The discovery of calculus by Newton and Leibnitz in the seventeenth century revolutionized humanity's view of the natural world and of the capabilities of human understanding. After all these years, calculus is still one of the main tools used by mathematicians and other scientists to understand how things change and how things fit together. The key idea is to look closely at tiny pieces of a picture and then to reassemble these little bits back into the big pattern. In Math 1A we introduce the three main ideas of calculus: limits, derivatives, and integrals. The goal of the course is to give you a conceptual, as well as a working, understanding of these key concepts.

The textbook is *Single Variable Calculus*, by Stewart, (Early Transcendentals for UC Berkeley). We will cover most of chapters 1--6 in this course; the remaining sections will be covered in Math 1B.

The course will be graded in a serious manner, based on weekly homework assignments and quizzes, two midterms and the final exam. Grading will be weighted (after suitable statistical scaling) roughly as follows: 10% homework, 15% quizzes, 15% midterm 1, 20% midterm 2, and 40% for the final. Problem sets will be due at least weekly in section, and no late homework will be accepted. Quizzes will be closely based on the homework assignments due that day. Your homework is the best way to prepare for the quizzes, and in general is the key to understanding the course. You cannot learn mathematics just by listening to lectures. I recommend looking over the sections of the book before the corresponding lecture---it is better to be bored than confused. The midterm dates are fixed in the schedule, and the final exam date (May 12, 3:00--6:00), is of course fixed by the administration. These cannot be rescheduled to meet individual needs, so be sure that your are able to take them. Recall that a grade of I is granted only to students who are doing satisfactory work but have missed an exam due to circumstances beyond their control.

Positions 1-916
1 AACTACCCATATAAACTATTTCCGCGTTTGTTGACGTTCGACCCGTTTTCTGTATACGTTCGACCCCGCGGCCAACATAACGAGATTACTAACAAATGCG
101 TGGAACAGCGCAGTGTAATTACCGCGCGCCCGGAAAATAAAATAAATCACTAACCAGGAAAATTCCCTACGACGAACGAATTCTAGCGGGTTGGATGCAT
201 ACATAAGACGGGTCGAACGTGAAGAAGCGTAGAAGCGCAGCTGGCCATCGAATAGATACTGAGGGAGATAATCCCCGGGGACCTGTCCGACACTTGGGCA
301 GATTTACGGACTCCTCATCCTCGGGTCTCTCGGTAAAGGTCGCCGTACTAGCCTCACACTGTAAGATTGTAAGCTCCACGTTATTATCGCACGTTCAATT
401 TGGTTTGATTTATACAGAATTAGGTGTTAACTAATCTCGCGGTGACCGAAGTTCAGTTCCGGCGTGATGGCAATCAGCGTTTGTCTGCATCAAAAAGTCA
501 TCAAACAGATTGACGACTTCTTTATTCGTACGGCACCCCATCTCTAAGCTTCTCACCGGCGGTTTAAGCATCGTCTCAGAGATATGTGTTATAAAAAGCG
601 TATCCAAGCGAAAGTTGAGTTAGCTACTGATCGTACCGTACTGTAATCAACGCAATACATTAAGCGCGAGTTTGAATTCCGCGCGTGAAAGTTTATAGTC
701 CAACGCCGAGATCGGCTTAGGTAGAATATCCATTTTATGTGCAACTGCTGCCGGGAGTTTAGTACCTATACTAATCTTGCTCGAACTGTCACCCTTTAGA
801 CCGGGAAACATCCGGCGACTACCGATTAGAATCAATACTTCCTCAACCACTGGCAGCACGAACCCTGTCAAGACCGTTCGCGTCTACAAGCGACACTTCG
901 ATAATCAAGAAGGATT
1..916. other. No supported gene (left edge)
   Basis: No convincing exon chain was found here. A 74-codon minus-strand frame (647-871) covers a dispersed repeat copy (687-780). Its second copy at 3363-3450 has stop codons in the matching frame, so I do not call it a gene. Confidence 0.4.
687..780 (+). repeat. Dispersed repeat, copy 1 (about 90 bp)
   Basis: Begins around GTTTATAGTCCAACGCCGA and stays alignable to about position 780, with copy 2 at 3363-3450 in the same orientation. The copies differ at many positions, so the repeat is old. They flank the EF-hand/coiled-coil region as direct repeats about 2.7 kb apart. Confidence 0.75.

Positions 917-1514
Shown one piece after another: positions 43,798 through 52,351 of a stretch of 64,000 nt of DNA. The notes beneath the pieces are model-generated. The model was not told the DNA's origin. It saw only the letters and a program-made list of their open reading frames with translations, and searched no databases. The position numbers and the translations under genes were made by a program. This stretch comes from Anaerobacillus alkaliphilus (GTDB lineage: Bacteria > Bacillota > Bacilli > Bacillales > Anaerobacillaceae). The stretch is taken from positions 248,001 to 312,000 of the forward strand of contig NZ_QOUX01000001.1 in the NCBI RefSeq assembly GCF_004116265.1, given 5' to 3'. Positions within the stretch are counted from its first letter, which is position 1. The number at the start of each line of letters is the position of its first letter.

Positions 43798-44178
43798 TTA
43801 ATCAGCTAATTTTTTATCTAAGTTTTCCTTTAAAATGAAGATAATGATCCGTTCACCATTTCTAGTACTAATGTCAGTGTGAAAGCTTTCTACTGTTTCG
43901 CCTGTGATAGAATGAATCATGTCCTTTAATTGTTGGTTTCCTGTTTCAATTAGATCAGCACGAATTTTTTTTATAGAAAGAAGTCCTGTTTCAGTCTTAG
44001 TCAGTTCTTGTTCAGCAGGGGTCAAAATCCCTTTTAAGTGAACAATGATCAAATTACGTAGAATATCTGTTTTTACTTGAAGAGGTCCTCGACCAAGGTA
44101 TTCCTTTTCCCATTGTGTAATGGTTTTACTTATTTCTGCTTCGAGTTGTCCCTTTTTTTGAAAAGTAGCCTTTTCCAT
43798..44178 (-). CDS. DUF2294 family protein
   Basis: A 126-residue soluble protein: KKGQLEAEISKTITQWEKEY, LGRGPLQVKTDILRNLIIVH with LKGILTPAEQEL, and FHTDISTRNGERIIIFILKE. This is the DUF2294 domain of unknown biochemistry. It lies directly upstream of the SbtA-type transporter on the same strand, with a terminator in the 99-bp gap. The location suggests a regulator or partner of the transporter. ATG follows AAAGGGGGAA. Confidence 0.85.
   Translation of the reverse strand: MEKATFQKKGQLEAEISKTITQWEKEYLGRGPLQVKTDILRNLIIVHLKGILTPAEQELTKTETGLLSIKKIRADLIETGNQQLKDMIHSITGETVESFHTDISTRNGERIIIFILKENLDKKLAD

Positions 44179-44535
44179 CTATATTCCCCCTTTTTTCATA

- A thorough mastery of the material, including the main definitions, the major theorems and their proofs, as well as a demonstration of originality in solving problems and writing proofs.
- Good understanding of the material, including the main definitions, theorems, and proofs, and ability to solve nontrivial problems.
- Firm grasp of the main points, including the major definitions and theorems, ability to solve standard problems.
- Familiarity with major concepts, terminology, and problem solving techniques.
- None of the above.

My grades mean the following:

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Our final examination is scheduled for Wedesday, May 12, at 3:00, in 2050 VLSB. I don't expect to have a practice final, since the final will be similar in format to the midterms. Note that there will be time for quesitons that take longer to answer, including some actual proofs requiring writing in complete sentences.